The Looming Threat of a Second Cold War Threatens Global Economy, IMF Official Warns

The Looming Threat of a Second Cold War Threatens Global Economy, IMF Official Warns

Gita Gopinath, the IMF’s first deputy managing director, cautions that the escalating tensions between the US and China risk wiping out trillions of dollars in global output and could lead to a new cold war.

The world economy is teetering on the edge of a second cold war, warns Gita Gopinath, the first deputy managing director of the International Monetary Fund (IMF). Gopinath cautions that the increasing fragmentation of the global economy into regional power blocs centered around the US and China could result in the annihilation of the progress made since the collapse of the Soviet Union. With tensions mounting between the world’s most powerful nations, Gopinath urges governments to step back from the brink and work together on shared economic priorities. This article explores the potential consequences of a second cold war and the measures that need to be taken to prevent it.

Rising Geoeconomic Fragmentation

Since Russia’s invasion of Ukraine in February 2022, tensions between the US and European nations in the west and China and Russia in the east have escalated. Gopinath warns that fault lines are emerging, and if geoeconomic fragmentation deepens, the world could find itself in a new cold war. The slowdown in international trade since the Ukraine crisis is evidence of the growing divide between the two power blocs.

The Economic Impact of a Collapse in Trade

Gopinath highlights the potential damage that a collapse in trade between the US-centered bloc and the China-centered bloc could cause. If trade were to be eliminated entirely, the world economy could expect to see losses worth about 2.5% of GDP, equivalent to $2.5tn. However, depending on economies’ ability to adjust to the new divisions in world trade, losses could reach as much as 7% of world GDP. The fragmentation of foreign direct investment into two blocs could also result in long-term global losses of about 2% of GDP.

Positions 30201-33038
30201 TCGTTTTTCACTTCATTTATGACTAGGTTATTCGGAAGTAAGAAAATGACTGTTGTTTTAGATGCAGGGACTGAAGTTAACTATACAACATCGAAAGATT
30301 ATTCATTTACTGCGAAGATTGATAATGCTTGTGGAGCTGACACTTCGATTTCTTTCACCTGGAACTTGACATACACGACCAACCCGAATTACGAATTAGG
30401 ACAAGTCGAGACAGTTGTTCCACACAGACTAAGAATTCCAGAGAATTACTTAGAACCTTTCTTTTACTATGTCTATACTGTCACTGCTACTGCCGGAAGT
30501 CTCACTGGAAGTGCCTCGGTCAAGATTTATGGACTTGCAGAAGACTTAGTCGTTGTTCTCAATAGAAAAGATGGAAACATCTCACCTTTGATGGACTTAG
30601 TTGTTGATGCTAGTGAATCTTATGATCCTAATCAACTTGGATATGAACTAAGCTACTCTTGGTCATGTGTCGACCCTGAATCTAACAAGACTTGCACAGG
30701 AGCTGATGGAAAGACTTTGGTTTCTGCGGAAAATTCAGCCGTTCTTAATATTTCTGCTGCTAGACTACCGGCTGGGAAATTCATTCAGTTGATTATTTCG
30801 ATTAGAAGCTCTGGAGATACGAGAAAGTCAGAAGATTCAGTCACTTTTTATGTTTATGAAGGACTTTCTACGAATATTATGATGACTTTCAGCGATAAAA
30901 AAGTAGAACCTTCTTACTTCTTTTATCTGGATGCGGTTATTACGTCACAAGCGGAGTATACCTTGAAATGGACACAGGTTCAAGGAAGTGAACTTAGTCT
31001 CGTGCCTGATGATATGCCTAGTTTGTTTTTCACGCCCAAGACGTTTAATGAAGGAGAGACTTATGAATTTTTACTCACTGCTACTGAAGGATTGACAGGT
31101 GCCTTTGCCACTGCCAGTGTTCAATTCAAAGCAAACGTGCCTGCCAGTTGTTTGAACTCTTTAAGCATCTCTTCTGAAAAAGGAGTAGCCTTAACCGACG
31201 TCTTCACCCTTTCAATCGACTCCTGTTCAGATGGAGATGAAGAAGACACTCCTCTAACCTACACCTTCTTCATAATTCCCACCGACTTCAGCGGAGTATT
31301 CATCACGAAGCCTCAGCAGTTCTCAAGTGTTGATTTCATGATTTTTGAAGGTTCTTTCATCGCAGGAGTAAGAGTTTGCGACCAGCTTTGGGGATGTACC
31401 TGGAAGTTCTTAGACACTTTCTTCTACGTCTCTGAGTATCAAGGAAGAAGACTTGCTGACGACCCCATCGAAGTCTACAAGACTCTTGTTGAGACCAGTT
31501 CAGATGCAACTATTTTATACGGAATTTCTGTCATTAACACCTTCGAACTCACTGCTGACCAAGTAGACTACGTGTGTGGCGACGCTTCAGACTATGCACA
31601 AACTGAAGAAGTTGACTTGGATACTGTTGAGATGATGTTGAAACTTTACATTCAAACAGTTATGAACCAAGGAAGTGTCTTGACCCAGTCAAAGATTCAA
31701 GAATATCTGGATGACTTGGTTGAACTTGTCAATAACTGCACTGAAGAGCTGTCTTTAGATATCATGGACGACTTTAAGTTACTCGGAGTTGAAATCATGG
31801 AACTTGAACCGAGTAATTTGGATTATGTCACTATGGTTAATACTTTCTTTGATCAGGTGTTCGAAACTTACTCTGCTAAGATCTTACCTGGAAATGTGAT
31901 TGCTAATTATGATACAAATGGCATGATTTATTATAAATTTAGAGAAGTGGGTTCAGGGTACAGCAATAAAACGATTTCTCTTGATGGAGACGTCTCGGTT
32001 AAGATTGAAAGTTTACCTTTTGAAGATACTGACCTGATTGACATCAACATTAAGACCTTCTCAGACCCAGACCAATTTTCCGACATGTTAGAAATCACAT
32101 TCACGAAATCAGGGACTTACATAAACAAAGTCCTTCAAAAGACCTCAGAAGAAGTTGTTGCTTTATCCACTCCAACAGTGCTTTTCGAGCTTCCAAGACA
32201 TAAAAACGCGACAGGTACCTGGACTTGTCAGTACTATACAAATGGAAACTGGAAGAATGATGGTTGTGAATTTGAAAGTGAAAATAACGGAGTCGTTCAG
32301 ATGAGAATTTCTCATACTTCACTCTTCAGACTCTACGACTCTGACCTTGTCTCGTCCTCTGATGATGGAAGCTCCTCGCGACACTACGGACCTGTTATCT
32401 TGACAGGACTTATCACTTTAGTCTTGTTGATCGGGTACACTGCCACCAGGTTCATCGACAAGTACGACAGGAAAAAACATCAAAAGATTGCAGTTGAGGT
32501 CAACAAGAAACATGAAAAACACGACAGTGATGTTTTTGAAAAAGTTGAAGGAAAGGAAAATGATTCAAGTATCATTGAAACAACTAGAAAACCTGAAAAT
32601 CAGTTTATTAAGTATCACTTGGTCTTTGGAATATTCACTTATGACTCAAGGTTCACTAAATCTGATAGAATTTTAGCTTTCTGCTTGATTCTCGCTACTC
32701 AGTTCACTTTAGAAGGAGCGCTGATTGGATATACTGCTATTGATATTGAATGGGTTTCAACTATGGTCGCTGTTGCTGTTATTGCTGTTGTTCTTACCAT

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The Shift in Supply Chains and Protectionist Policies

In recent years, there has been a breakdown in relations between powerful economies, leading to a rise in protectionist policymaking. Companies have responded by “de-risking” their supply chains, reducing their reliance on lengthy global supply chains. The disruption caused by the Covid pandemic has accelerated this process, with companies increasingly sourcing materials from domestic suppliers or politically aligned nations. Governments are also investing in domestic economic growth and green industries.

Potential Benefits for Non-Aligned Countries

Gopinath acknowledges that politically non-aligned countries can benefit from acting as “connecters” between the two rival economic powers. For example, large electronics manufacturers are relocating production from China to Vietnam due to US tariffs on Chinese goods. However, Vietnam sources most of its inputs from China. Latin American countries, such as South American commodity exporters and Mexico, could also benefit. Mexico has surpassed China as the largest exporter of goods to the US this year, with Chinese firms targeting the US market by opening plants in Mexico.

The Risks for Non-Aligned Countries

While there are potential benefits for non-aligned countries, Gopinath warns that they could also lose out if the breakdown in international trade worsens. In an extreme scenario, even those who benefit from mild fragmentation could be left with a larger slice of a smaller pie. Ultimately, everyone could lose if the world economy becomes more fragmented.

Conclusion:

The world economy stands at a turning point, with tensions between the US and China threatening to plunge it into a second cold war. Gita Gopinath, the IMF’s first deputy managing director, warns of the potential annihilation of the gains made through open trade if the world descends into a new cold war. It is crucial for governments to step back from the brink and prioritize collaboration on shared economic priorities. Failure to do so could reverse decades of progress, peace, integration, and poverty reduction. The potential consequences of a second cold war are vast, and it is imperative that global leaders work together to prevent it.

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